Interview with mathematician Ursula Ludwig

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Ursula Ludwig has been Professor of Theoretical Mathematics at the Mathematical Institute at Münster University and investigator at the Cluster of Excellence Mathematics Münster since April 2022. In this interview she talks about her research, her career so far, and what the best thing is about being a mathematician.

Ms. Ludwig, how have your first few months in Münster been?
Even before I started here, I got a lot of support from colleagues, as well as from the institute’s secretariats. Besides the wide-ranging, high-quality research and teaching programme, there’s a very upbeat atmosphere here - and one which is marked by mutual esteem. Working with the students at Münster also gives me a lot of pleasure!

What is the focus of your research and what are you working on at the moment?
Since the beginning of my career in mathematics, I have been interested in singular spaces. Over the years, I’ve studied these mathematical objects using a variety of methods. Currently, I’m studying questions of global analysis on singular spaces. The Leidmotiv in global analysis is the comparison between topological invariants, i.e. information which can be derived solely from the shape of objects, and analytic invariants, i.e. information which can be obtained analytically, for example through solving differential equations.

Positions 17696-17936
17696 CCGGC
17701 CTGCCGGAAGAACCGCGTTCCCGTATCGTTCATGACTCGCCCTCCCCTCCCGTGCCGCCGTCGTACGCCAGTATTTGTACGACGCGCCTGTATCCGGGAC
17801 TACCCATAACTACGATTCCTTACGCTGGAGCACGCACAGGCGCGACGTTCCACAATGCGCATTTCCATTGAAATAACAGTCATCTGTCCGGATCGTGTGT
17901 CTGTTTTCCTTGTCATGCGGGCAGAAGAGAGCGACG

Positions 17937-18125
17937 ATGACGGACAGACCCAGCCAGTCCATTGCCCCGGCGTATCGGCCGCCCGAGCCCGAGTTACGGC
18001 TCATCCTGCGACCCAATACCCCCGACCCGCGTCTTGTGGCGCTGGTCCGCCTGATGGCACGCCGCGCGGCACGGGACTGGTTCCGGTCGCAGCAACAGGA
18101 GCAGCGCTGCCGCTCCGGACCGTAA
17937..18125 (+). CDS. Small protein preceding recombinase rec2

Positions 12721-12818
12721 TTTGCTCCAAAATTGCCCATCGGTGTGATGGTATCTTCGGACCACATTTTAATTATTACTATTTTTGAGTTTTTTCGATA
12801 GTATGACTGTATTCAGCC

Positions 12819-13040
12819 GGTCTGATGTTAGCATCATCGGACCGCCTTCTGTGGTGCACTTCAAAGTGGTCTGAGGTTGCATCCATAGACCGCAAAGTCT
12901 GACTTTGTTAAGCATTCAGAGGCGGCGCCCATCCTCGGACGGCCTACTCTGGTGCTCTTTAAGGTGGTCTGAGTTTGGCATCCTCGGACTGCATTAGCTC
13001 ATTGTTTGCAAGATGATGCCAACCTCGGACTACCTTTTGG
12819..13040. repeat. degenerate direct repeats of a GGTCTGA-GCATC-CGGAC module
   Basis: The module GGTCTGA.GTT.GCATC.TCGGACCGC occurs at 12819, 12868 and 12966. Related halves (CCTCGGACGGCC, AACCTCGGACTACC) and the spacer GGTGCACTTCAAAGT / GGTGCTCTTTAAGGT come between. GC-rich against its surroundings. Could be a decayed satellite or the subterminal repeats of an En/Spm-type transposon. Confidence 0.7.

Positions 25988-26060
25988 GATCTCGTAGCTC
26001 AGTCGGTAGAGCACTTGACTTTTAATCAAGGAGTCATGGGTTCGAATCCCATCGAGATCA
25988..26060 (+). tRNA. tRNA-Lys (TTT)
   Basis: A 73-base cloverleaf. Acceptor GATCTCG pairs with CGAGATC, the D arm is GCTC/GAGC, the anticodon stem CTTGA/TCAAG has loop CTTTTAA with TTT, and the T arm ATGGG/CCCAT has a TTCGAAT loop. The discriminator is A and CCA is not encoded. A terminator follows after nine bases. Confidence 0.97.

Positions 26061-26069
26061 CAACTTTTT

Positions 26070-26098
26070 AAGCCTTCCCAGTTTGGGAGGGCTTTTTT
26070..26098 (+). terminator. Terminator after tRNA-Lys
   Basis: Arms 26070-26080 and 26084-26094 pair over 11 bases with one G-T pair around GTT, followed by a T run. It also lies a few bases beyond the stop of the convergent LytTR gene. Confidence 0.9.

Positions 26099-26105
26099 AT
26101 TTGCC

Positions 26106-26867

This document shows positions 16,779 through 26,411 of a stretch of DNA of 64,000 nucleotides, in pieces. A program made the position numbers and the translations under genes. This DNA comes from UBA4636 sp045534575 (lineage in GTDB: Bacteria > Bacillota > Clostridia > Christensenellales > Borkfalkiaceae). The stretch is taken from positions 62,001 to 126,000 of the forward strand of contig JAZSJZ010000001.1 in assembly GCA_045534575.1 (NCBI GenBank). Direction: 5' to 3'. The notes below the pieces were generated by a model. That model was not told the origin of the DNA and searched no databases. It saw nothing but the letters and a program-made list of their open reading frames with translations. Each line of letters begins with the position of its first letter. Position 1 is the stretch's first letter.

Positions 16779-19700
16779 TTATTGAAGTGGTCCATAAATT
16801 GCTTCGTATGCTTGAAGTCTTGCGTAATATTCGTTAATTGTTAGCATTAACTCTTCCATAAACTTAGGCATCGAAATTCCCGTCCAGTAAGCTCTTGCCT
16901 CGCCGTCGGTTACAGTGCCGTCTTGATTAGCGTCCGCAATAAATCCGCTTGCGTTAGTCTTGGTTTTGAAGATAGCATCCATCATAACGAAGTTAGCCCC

Where did you study and work before you came to Münster?
After studying mathematics and physics in Cologne and Paris, I did my PhD at the University of Leipzig and at the Max Planck Institute for Mathematics in the Sciences there. After my PhD, I did short postdocs in Paris, Marseille, Oxford and Edinburgh, was a research associate in Freiburg and held interim professorships at the Universities of Berlin and Bonn. I also spent two years in Paris as a Marie Curie IEF Fellow. The past few years, I worked at the University of Duisburg-Essen.

Why did you decide to come to the University of Münster?
Münster is one of the leading centres of mathematics in Germany. What I find impressive is how, besides the excellence in different fields of mathematics, networking within different areas has developed ever more strongly. I-ll definitely be able to benefit greatly from this in my research - and I hope that, for my part, I can contribute to it, too.

When you look back over your career, what have been the most important moments so far?
Every stage and every place in my career were formative in different ways for me, both as a mathematician and in a personal sense, and they opened up new opportunities for development. Longer research stays in Berlin, Paris and, lastly, at the Max Planck Institute for Mathematics in Bonn always stimulated new ideas and paradigm shifts in my research. At Freiburg and Duisburg-Essen I assumed responsibilities in teaching and academic administration and, together with other colleagues, started third-party funding projects. What I’m looking forward to in Münster is setting up my own working group.

What for you is the best thing about being a mathematician?
The clarity you achieve when the different parts of the puzzle and bits of idea you have come together to present a solution. The creativity. What I find very rewarding is the exchange of views with others and the internationality.

Prof. Ursula Ludwig: webpage and contact details